NAZCA, Peru — Standing inside the maze of mysterious lines and figures that put this arid region on the tourist map, state archaeologist Alberto Urbano surveyed a football field-size spread of ankle-deep trash.
“Farther down this road there are illegal gold mines, too,” he said, noting that the path is the side of a gigantic trapezoid. “See how straight it is.”
But it is not only trash and small-time gold diggers that threaten Peru’s fragile Nazca Lines. Grave robbers, tractor-trailers and tourists have left their mark on the vast designs carved more than a millennium ago along a 35-mile stretch of desert.
In many ways, the damage reflects Peru’s inability to protect its myriad of pre-Columbian archaeological gems.
Mr. Urbano blew the whistle on the municipality of Nazca in October for briefly dumping trash inside the 175-square-mile protected zone that has been a United Nations World Heritage site since 1994.
Three months earlier, highway officials had to move a weighing station 10 miles north of the zone to stop cargo trucks from cutting across the lines to avoid paying tolls.
Located 250 miles south of Lima, the lines have puzzled scientists, drawn mystics and even inspired an eccentric German mathematician to devote the last five decades of her life to studying and protecting them. Each year, about 80,000 tourists fly over the pictographs.
Loosely guarded by day, the site is wide open by night.
Since German mathematician Maria Reich died in 1998 at age 95, the task of watching over the site has fallen to a handful of men she once employed and Mr. Urbano — the only state archaeologist.
Miss Reich’s remaining guards finance their operations by charging tourists 6 nuevo soles, or less than $2, to climb up a metal observation tower beside the Pan-American Highway, which itself cuts through the site — and an unlucky lizard figure.
The squad has an old motorcycle on its last legs to patrol parts of the zone. Mr. Urbano gets by on a monthly salary of about $515 from Peru’s National Institute of Culture and uses his bicycle or hitches rides to get around.
Nazca Mayor Daniel Mantilla wants the municipality to take over caring for the site. He says he had to drop trash in the protected zone because the culture institute failed to approve a site for a new dump.
“The lines are in danger,” he said in an interview at his office. “The government must decide who should protect them.”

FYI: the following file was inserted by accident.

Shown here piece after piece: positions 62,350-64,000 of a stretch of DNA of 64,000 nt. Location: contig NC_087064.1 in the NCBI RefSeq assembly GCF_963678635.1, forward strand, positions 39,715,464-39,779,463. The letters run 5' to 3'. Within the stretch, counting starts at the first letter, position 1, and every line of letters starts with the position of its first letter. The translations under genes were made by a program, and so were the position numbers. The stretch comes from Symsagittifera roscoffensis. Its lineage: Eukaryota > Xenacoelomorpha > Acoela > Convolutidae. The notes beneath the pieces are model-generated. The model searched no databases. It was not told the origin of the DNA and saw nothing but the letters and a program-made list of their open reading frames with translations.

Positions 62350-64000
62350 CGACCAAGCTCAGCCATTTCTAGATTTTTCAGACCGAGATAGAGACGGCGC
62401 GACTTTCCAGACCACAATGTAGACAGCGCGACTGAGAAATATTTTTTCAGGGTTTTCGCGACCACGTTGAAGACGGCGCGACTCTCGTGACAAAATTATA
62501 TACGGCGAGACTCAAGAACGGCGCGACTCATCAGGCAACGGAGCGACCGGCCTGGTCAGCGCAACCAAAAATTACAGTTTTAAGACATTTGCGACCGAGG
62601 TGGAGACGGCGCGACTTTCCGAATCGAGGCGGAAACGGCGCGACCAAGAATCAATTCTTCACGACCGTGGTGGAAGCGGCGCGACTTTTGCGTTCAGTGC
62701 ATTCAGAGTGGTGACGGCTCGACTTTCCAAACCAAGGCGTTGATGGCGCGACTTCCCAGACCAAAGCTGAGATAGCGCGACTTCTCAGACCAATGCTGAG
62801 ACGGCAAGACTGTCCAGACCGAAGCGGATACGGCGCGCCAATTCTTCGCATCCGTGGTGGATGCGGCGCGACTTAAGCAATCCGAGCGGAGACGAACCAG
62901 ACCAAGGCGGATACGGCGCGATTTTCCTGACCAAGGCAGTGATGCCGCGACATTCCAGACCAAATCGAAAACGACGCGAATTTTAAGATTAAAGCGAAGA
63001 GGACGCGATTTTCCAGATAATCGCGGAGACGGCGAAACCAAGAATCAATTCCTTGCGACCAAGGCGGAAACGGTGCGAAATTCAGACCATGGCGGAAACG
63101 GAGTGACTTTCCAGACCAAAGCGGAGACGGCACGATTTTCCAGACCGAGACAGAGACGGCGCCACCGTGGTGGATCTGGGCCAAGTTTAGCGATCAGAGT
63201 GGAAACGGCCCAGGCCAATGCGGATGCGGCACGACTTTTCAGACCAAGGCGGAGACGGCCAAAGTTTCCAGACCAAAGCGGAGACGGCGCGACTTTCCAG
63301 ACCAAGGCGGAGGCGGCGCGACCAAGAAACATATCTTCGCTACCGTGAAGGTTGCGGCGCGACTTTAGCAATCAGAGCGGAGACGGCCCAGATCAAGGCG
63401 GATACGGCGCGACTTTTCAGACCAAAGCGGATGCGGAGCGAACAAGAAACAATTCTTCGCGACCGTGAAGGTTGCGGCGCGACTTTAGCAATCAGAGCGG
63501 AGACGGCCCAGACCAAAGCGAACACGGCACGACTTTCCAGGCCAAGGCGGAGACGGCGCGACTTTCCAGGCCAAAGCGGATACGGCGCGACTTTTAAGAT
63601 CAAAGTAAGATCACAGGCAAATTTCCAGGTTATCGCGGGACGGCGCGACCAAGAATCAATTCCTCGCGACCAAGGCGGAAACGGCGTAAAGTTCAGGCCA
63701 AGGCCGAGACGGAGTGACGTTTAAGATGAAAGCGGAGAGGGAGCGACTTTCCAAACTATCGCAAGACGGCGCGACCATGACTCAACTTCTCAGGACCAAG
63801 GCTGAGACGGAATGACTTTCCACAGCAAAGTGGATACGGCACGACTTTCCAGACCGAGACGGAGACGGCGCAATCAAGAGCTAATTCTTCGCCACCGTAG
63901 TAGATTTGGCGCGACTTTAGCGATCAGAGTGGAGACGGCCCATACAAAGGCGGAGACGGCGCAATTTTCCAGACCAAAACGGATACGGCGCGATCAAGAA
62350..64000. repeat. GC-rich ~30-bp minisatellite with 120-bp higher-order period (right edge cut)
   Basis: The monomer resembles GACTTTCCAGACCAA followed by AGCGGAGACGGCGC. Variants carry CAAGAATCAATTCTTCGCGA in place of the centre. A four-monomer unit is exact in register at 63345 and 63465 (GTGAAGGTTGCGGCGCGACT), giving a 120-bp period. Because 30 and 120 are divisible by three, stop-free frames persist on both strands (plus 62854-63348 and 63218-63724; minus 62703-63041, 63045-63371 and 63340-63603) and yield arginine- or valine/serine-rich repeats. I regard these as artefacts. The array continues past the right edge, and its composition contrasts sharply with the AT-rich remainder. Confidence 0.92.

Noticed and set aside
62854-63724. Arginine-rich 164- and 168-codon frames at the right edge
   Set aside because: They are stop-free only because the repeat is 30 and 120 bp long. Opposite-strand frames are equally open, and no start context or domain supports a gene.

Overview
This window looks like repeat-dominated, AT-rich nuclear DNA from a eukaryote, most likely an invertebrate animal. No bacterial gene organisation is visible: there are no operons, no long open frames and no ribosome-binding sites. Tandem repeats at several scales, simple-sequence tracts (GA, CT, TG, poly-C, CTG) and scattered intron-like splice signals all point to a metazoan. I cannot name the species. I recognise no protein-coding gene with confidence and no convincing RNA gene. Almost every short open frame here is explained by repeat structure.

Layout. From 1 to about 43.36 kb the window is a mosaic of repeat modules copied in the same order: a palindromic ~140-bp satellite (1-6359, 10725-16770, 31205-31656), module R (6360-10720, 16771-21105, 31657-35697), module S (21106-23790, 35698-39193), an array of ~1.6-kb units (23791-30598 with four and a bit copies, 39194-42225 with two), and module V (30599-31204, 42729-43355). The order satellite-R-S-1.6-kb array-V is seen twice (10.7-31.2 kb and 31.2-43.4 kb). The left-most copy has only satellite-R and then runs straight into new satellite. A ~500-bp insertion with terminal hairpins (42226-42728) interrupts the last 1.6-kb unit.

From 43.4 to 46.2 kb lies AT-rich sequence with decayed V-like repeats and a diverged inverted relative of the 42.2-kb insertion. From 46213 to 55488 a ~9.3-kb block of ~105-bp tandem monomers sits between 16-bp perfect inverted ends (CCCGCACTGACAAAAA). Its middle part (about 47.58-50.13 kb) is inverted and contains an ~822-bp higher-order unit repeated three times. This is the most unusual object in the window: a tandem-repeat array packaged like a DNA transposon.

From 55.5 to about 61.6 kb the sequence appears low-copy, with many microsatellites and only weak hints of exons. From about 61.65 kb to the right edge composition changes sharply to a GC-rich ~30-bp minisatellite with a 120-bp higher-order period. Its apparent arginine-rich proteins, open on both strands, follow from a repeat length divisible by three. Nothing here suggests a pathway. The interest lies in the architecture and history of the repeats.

The mayor’s comments reflect a broader problem: The underfunded and overextended culture institute has to butt heads with town officials throughout Peru. Meanwhile, the United Nations has criticized the agency for failing to take care of several of Peru’s 10 World Heritage sites.
In October, the United Nations said the institute needs to curb damage from heavy tourist traffic at the Inca citadel of Machu Picchu and bring order to development nearby in Peru’s jungle-covered southern Andes.
On Peru’s Pacific coast, shantytowns spreading out from the nearby city of Trujillo threaten to overrun parts of Chan Chan, considered the largest adobe city in the Americas.
In Nazca, Italian archaeologist Giuseppe Orefici, who has been studying the Nazca culture for 22 years, thinks that the damage is extensive. “There are thousands of other hieroglyphics that aren’t off-limits — and they are being destroyed rapidly,” he said at his research center.
Mr. Orefici is not alone in his concern.
Congressman Luis Gonzales Posada, whose district includes Nazca, wants the United Nations to expand the World Heritage site to protect lesser-known lines in Palpa, just north of the Nazca Lines.
The lawmaker has asked Peru’s air force to take new color aerial photographs of the region to catalog the extent of damage. The black and white images being used were taken three decades ago.
No one knows why the pre-Inca Nazca culture made the lines — some of them miles long — by clearing dark surface rocks to expose powdery white sand underneath.
Among theories: The lines may have served as a calendar, or were perhaps a map of underground water systems. Some people have even speculated that they were landing strips for spacecraft.
Although some of the lines can be seen from the ground, the vast pictographs can be seen clearly only from the air. Up to 900 feet in length, they include a spiral-tail monkey, a soaring condor and what some people see as a bubble-headed spaceman.
The lines are virtually frozen in time by the nearly static climate of one of the world’s driest deserts. So is the damage that befalls them.
A white crater between the dog and the monkey figures marks the crash site of two sightseeing planes that collided in 1997. A lonely pair of tire tracks records the path that rescue vehicles took to recover the wreckage.
“Those lines will be there for centuries,” said pilot Angel Segura.